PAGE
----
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High tech Hal improving care in the North Zone

January 15, 2014

Increasing use of simulation gives more learning opportunities for staff

Story and photo by Mark Evans

The QEII Hospital’s newest patient, Hal, is helping staff at the hospital check up on their own skills.

Hal is a new patient simulator that arrived at the hospital on November 18. Along with his fellow simulator, Noelle, Hal is part of a recent increase in the use of simulation across the North Zone to improve health care and increase patient safety.

Since April 2012, Rhonda Shea, Simulation Consultant for the North Zone, has crisscrossed the Zone with a second Hal simulator and other simulators of various capabilities, going where ever there are opportunities to assist teams with education and quality improvement initiatives.

Monika Johnson, education consultant for the North Zone and Rhonda Shea, Simulation Consultant for the North Zone demonstrate what the new Hal simulator can do to assist improve health care and increase patient safety. The new simulator arrived at the QEII Hospital in Grande Prairie in November.“Anything we can possibly do to assist a site we will do,” says Shea of the eSIM program, which stands for Education, Simulate, Innovate, Motivate.

In addition to the new simulators at the QEII, seven other Noelles – which can also simulate delivering a baby – have been placed in communities around the Zone.

Shea takes the simulators right into the facilities where staff work, allowing them to use the actual equipment and supplies they use in their everyday practice, making it a real-life experience for those involved.

Part of AHS’s Quality and Health Care Improvement department, eSIM works directly with facilities as well as clinical nurse educators and quality improvement consultants around the Zone to address areas where improvement can be made through additional training and education, reviewing processes and testing communication between health-care providers.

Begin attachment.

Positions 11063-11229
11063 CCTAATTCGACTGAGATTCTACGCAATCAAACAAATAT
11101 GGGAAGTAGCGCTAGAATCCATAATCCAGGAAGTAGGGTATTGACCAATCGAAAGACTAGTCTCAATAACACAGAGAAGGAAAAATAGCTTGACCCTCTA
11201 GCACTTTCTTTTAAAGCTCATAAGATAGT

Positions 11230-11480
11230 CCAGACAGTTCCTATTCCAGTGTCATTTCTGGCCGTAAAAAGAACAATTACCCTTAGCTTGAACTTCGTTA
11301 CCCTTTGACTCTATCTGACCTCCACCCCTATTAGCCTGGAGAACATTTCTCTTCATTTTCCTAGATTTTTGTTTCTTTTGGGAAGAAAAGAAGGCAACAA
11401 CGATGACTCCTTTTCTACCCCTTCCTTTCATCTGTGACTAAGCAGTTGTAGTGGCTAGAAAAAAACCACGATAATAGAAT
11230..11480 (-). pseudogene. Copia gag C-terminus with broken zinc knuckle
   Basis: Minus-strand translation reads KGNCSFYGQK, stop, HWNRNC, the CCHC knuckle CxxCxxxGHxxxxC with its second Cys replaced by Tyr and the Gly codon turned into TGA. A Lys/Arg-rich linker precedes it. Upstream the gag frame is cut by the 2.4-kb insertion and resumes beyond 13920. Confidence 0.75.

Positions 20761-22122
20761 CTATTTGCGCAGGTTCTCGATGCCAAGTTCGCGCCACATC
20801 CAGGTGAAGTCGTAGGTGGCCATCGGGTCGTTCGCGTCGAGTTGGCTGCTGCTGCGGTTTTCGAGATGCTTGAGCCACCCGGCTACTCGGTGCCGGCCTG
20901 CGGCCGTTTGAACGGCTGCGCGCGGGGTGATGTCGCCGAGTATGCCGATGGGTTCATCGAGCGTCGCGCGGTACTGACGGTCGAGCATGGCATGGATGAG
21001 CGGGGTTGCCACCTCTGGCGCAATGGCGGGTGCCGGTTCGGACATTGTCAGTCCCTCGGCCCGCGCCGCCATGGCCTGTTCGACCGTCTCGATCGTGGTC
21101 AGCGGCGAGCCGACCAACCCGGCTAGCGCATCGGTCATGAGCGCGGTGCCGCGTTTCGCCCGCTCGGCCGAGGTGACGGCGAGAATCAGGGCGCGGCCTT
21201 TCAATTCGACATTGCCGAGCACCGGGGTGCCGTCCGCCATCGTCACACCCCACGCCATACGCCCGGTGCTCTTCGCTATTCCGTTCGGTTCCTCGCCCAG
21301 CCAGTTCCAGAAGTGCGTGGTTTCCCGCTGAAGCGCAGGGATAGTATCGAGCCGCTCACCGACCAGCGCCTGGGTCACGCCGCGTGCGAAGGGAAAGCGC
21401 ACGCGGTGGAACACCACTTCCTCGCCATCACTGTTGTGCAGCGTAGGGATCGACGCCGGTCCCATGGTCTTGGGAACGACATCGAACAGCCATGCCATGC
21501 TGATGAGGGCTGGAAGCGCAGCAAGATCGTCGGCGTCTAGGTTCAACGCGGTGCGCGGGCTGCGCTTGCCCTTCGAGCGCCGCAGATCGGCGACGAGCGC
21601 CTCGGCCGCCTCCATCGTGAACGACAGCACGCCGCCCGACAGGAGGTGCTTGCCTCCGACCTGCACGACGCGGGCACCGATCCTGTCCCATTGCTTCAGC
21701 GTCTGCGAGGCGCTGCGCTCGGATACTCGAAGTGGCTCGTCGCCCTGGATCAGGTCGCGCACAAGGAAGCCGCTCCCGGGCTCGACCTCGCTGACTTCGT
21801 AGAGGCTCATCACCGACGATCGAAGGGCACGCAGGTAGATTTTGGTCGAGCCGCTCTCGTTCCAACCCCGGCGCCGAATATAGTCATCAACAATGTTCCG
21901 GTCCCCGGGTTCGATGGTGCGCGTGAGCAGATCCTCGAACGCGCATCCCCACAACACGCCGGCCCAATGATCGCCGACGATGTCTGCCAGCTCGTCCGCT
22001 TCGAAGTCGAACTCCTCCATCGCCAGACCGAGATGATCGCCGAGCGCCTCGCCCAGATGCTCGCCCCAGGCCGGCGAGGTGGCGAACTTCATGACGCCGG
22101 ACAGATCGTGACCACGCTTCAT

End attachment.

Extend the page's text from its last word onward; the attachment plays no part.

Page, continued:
Not just restricted to acute care sites, simulators have been used in Seniors Health and Public Health facilities as well. In Public Health they’ve been used to roll out new anaphylaxis kits, train staff to use automated external defibrillators (AED) and respond to adverse reactions.

“While these events are rare and some staff may never experience them, they do need to have the skills and the simulators provide a safe way to practice,” says Shea.

At the QEII, Shea, along with Monika Johnson, education consultant for the North Zone and hospital’s simulation consultant, are piloting new projects to further expand the integration of simulation into health-care practice.

“There’s so much more than learning the actual skills involved,” explains Johnson, who works with the Quality Safety Education and Training program. “Simulation provides the opportunity to identify breakdown in communication and ‘real time’ assessment of process.

“Is the equipment in the right place? Are you communicating with the right people?’”

Recently the simulator was used to practice calling a code in the Intensive Care Unit to evaluate any time lags in the communication process to bring the needed physicians and staff together. It gave the teams in the hospital valuable knowledge about where improvements to care and patient safety could be made.

“It provides us a safe environment to practice and learn from each other.” says Johnson.
“QEII Hospital leadership, the Nursing Education department and all the staff are strong supporters of the use of simulation to improve care in the facility.”